For the relaunch of the company as AMB Surgical II, they brought in Sands, who has spent 27 years in the health industry, as CEO, in hopes that his extensive experience with early stage start-ups and considerable connections in the orthopedic space would help them achieve the market penetration they had sought for years. Having seen five other companies through development, Sands was immediately able to support the organizational structure of AMB Surgical II. After about a year of filled with meetings with investor groups and orthopedic experts, the previously self-funded company secured its first round of outside funding, totaling $1 million.
The cornerstone of AMB Surgical II’s patented FLYTE platform is its Smart Automated Growing Rod (SAGR) technology. It consists of a telescoping rod with sensors that wirelessly communicate with a paired software application to provide doctors with real-time feedback from the device in order to make strategic, painless adjustments to the rod’s length remotely. Designed to bypass the complications that place juvenile spinal surgery patients at risk, including screw misplacement, pseudarthrosis, infection, and nerve damage, FLYTE promises a minimally-invasive procedure that will give orthopedic surgeons an increased degree of precision in both the data they receive from the device and the corresponding movements they are able to achieve. This advantage should all but eliminate the need for multiple surgeries, of which some patients must undergo as many as 10 in a five- to-eight year timeframe.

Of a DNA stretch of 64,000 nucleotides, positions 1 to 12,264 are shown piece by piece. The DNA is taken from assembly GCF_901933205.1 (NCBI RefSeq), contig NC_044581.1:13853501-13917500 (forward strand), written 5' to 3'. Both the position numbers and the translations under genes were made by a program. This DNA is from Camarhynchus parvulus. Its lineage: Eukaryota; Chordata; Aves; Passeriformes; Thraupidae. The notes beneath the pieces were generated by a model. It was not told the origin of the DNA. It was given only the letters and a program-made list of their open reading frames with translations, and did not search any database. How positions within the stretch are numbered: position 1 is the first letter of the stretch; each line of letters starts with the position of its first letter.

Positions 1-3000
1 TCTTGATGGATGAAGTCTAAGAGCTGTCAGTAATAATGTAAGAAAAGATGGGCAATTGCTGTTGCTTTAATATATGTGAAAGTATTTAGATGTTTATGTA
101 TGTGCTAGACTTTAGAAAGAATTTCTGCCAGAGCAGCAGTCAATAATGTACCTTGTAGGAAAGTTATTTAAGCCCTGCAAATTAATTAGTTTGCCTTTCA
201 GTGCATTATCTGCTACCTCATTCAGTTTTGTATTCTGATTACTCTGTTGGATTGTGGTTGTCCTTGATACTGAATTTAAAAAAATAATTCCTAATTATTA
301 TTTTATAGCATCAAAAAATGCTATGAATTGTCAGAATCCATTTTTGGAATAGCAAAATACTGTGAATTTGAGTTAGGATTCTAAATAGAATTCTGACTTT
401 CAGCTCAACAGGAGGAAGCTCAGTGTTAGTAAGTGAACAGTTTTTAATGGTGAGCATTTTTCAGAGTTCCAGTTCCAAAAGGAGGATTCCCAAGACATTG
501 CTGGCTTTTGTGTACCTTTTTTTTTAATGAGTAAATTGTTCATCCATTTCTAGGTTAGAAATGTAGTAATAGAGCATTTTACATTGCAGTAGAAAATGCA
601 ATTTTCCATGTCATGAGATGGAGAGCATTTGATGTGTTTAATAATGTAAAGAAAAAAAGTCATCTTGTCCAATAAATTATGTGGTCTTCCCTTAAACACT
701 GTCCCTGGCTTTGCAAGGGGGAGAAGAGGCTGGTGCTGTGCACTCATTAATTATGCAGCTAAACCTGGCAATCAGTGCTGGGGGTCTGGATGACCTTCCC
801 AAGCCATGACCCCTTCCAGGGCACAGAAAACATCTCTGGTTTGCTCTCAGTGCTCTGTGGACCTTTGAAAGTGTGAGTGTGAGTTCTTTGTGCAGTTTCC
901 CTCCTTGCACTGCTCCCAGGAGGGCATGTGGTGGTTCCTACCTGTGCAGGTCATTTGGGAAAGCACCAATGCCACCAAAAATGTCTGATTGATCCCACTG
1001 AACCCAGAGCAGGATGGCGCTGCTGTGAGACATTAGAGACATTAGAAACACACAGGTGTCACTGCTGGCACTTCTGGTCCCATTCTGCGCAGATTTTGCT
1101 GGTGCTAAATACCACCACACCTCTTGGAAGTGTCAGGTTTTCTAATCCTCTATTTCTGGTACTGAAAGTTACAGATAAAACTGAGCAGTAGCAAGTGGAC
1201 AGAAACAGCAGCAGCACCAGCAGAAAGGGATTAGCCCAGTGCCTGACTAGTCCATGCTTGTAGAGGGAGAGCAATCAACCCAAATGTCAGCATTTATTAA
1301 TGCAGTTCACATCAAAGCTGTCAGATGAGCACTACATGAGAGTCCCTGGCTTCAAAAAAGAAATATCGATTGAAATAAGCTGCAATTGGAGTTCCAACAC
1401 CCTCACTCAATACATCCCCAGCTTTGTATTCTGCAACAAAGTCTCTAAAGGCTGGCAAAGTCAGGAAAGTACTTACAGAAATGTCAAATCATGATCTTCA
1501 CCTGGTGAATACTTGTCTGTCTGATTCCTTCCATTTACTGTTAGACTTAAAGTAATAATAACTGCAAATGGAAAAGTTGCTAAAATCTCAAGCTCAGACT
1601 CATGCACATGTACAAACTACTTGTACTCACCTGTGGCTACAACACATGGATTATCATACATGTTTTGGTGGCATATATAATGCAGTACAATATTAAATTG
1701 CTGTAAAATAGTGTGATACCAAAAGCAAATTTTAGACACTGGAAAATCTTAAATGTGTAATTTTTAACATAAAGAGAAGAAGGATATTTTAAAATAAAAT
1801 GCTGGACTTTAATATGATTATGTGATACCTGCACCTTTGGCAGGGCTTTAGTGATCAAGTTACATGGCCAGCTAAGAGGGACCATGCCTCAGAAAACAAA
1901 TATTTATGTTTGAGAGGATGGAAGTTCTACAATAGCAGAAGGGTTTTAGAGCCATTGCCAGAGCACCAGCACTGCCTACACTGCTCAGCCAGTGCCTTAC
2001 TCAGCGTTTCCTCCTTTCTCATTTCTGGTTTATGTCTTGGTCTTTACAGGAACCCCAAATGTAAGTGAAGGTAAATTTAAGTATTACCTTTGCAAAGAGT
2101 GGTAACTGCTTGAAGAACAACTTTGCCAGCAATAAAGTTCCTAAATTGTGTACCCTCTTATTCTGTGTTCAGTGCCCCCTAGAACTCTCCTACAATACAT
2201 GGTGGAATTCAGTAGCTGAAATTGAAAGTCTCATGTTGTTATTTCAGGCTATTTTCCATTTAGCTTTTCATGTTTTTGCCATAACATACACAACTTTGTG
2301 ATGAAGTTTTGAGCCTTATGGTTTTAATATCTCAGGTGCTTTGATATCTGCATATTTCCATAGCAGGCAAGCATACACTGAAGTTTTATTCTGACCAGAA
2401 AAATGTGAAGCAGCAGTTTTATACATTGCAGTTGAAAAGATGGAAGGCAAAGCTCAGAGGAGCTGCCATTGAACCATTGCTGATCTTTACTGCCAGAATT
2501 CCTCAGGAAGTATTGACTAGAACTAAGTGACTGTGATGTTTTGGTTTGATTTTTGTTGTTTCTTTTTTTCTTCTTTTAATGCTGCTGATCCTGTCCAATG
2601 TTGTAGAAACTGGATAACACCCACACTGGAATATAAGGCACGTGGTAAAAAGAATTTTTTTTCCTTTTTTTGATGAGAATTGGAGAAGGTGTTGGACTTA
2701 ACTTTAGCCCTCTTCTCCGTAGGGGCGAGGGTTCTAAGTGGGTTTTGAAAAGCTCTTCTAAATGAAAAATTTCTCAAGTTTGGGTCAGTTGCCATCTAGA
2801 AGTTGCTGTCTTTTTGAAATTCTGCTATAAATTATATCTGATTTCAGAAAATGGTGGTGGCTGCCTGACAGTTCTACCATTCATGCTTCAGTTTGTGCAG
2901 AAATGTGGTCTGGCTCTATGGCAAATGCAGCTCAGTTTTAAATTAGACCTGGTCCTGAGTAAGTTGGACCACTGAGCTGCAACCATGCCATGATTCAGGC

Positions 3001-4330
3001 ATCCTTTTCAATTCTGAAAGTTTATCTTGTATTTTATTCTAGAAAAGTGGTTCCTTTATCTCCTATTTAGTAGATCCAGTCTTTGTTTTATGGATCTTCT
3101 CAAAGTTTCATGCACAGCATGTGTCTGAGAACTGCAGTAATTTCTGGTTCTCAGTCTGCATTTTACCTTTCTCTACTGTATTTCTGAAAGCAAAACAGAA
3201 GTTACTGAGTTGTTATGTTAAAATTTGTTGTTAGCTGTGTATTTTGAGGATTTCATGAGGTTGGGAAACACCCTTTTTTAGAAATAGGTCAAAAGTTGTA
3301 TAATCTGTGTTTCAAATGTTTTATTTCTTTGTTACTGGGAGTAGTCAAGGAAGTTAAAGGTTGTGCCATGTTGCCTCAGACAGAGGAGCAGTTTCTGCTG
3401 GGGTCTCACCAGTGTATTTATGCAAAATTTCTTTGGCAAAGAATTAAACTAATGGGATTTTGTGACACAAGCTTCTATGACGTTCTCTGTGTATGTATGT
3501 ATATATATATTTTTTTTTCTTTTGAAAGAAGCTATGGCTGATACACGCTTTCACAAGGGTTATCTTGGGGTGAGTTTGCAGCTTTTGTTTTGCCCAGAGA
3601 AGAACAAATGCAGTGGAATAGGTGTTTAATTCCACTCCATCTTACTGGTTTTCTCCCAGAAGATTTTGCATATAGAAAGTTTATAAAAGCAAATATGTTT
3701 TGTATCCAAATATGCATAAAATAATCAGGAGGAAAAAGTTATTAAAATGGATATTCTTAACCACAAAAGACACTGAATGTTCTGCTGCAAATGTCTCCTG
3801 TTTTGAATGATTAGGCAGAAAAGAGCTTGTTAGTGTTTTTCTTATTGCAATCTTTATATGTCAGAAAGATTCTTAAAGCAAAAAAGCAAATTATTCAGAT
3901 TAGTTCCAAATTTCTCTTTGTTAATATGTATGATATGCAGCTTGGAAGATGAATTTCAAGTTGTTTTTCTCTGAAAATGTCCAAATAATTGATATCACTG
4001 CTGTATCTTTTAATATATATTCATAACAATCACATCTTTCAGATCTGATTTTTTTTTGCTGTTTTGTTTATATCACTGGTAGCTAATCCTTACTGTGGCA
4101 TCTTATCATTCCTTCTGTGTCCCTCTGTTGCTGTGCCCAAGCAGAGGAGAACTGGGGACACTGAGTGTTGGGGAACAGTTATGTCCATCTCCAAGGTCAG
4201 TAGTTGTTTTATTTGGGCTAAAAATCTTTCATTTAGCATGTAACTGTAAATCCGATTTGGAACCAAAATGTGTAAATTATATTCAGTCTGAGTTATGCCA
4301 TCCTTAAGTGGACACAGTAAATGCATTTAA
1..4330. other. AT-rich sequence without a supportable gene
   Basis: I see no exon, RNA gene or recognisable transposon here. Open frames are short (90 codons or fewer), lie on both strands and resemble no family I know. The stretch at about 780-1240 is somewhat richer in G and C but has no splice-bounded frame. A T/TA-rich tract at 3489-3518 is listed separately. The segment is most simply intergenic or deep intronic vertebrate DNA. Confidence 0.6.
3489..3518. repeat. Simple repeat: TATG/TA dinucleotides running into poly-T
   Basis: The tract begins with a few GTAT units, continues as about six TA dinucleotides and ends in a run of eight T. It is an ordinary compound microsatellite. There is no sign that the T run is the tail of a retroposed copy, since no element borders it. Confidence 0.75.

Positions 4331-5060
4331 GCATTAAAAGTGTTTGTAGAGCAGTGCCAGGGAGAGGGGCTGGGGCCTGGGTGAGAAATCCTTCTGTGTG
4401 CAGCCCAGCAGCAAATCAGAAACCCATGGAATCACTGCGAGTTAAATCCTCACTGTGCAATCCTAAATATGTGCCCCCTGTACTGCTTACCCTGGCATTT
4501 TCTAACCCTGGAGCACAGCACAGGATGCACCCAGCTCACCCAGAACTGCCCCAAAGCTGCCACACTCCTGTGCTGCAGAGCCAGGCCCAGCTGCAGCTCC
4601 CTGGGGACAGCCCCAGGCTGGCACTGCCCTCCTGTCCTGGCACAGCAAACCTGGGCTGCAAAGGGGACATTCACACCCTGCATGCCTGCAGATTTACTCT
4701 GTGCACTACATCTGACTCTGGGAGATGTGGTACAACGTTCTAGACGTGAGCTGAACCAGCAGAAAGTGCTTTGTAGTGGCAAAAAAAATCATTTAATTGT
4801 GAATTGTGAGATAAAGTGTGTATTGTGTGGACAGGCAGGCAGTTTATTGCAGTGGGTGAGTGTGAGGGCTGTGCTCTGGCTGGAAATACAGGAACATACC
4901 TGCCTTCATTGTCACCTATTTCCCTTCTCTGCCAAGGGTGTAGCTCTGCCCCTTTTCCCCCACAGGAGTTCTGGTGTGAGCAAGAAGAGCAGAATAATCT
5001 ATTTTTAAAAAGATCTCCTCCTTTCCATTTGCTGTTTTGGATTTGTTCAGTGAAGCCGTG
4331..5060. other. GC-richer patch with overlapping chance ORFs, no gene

Once the rod is placed against the spine at the submuscular level, caudal and cephalad screws are installed to maintain its position. Sometimes, two rods are used to correct a curvature, with one distracting and the other compressing to straighten the spine. These adjustments can be made simultaneously or independently of one another, using a residual amount of power that is intended to be depleted after a move, a safety measure that ensures that no distraction or compression will occur outside of the surgeon’s control.
A wearable vest charges the device wirelessly in the office during visits and eventually, it will be sent home with the patient to enable fully remote software-device interaction. According to Sands, the simplicity and lower cost methodology deployed by AMB Surgical II will lead to more frequent and controlled adjustments, thereby dramatically improving patient outcomes over time.